To promote mental stimulus for your Whippet, you can enroll in your local sighthound club with your Whippet which focuses on their high prey drive and desire to run hard and fast. This gives them an outlet for their pent up energy and it is both fun and entertaining for both you and your dog. There is no gambling element allowed in these clubs and betting is strictly prohibited.


Whippets are one of the easiest dogs to care for when it comes to grooming. These dogs do not require daily grooming as they have a very tight, short coat which sheds very little. Instead, once a week or so, the Whippet should be wiped down with a grooming glove and every 4-6 weeks they should have their ears cleaned and nails trimmed. You should bathe your Whippet once a month with a mild shampoo to assist any stuck hair on your dog.

Health and Wellness:

As fast as a Whippet is, they were unable to run away from a few health issues. Like most sighthounds, they do not tolerate barbiturates well and therefore veterinarians have to take this into consideration any time they need to put the dog under as they require a special medication.

They also have issues with their cardiac rhythm and heart issues are second most common cause of death with Whippets. Their hearts, at rest, beat slower and can even have palpitations and usually regain a natural rhythm while exercising. It is for this reason that you must ensure that the veterinarian you choose to work with you and your Whippet is familiar with the breed and this issue so they know what to look for and what is normal and abnormal for a Whippet as opposed to any other breed.

Due to the fact they are so lightly built, these dogs do occasionally have some issues with their bones breaking. To prevent this avoid allowing the dog to jump off of anything as they do not do well on landing. This is also a reason to ensure younger children are supervised when playing with a Whippet as accidents can happen and it would end poorly for both the child and the dog involved.

There are a few other issues that this breed is susceptible to namely:

  • Cutaneous Histiocytoma
    • Bright red skin cancers which can appear on any part of a dog’s body, however, are usually seen on the head. They can be from 0.5 to 4 cm in diameter and ulceration is common. These appear quickly and without warning. This usually affects dogs that are over the age of 5 yet can appear at any time.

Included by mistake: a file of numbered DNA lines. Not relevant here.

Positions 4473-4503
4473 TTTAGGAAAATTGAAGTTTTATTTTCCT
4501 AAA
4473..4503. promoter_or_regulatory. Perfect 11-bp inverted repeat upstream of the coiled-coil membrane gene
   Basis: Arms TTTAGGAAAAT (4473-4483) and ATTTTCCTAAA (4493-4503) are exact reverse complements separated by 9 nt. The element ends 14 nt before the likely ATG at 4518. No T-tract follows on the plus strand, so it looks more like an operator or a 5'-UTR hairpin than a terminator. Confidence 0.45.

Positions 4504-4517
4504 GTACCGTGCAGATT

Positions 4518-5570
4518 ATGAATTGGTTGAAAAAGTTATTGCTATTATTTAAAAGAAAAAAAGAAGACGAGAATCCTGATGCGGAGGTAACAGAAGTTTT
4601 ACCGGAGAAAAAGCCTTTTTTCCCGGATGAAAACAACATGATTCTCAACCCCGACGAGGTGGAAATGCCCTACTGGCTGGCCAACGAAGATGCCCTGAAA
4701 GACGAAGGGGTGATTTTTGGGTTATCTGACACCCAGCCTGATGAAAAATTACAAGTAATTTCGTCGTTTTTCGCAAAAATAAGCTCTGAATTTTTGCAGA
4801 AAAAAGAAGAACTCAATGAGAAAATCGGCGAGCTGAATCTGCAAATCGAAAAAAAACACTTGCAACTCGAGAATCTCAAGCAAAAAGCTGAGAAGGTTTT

• Cervical Disc Disease
    • A condition which dries out the center of the intervertebral disc which leads to pressure on the spinal cord and severe pain for the dog. Diagnosis is possible via x-ray yet an MRI will enable a more clear diagnosis. Treatment is required and is in the form of surgery.
  • Cushing’s Disease
    • A condition where the adrenal glands overproduce cortisol. It can cause varied symptoms but hair loss, increased appetite, increased water consumption and urination are common. Diagnosis is difficult as there is no single test for Cushing’s.
  • Genetic Eye Defects
    • Cataracts
      • Can be genetic and causes cloudiness in the dog’s lens. Usually bilateral and only seen after 5 years old. Parents can be tested for this prior to breeding.
    • Collie Eye Anomaly aka Choroidal Hypoplasia
      • A genetic disorder which causes issues with the choroid under the retina. It can be diagnosed early yet there is no cure. This is a common issue screened for with genetic testing. Dogs that carry this gene should not be bred.
    • Progressive Renal Atrophy
      • A genetic disorder which causes a dog to slowly lose their sight and go blind. Unfortunately, there is no cure yet parents can be tested prior to breeding.
    • Hypothyroidism
      • A condition where the thyroid gland does not produce enough thyroxine which can cause a large number of symptoms such as hair loss, hyperactivity, obesity and seizures. There is no cure yet this can be easily and successfully managed with the assistance of a qualified veterinarian.
    • Megaesophagus
      • A condition where the dog’s esophagus does not push the food into the stomach and the food stays in the throat. When the dog goes to breath, it often will inhale the food particles which can cause aspiration pneumonia which can be very serious. There are many ways of managing this disease but the most common is using a feeding “chair” for the dog.
    • Myostatin Deficiency
      • A condition which causes the “bully whippet.” This causes the dog to have a broader head, shorter legs and significantly larger stature. This does not seem to cause any additional health issues other than more frequent muscle cramps. Parents can and should be DNA tested prior to breeding.


One thing that Whippets do well with and provides many benefits to your dog is the RAW diet. It is more work but as there are no fillers or by products you are giving your dog a much healthier food which will benefit him in the long run. For more information regarding diets and Whippets, speak to your veterinarian.

Interesting Facts about the Whippet:

  1. Whippets are the fastest dog in their weight class, able of obtaining speeds of up to 35 mph.
  2. Despite their activity level and athleticism outdoors, they are extremely quiet indoors and are well suited to apartment life.
  3. Whippets are wonderful for families with respectful children of all ages.
  4. They excel in lure coursing – a sport in which a lure referred to as “the bunny” is pulled as Whippets chase it at full speed.
  5. Lure coursing courses are usually 600-1200 yards.
  6. Despite Greyhounds being bred by peasants, they could not own the puppies they produced as none but nobility could own hunting dogs.

Organizations dedicated to the Whippet:

Breeds Similar to Whippet Dogs:

Breed Information Whippet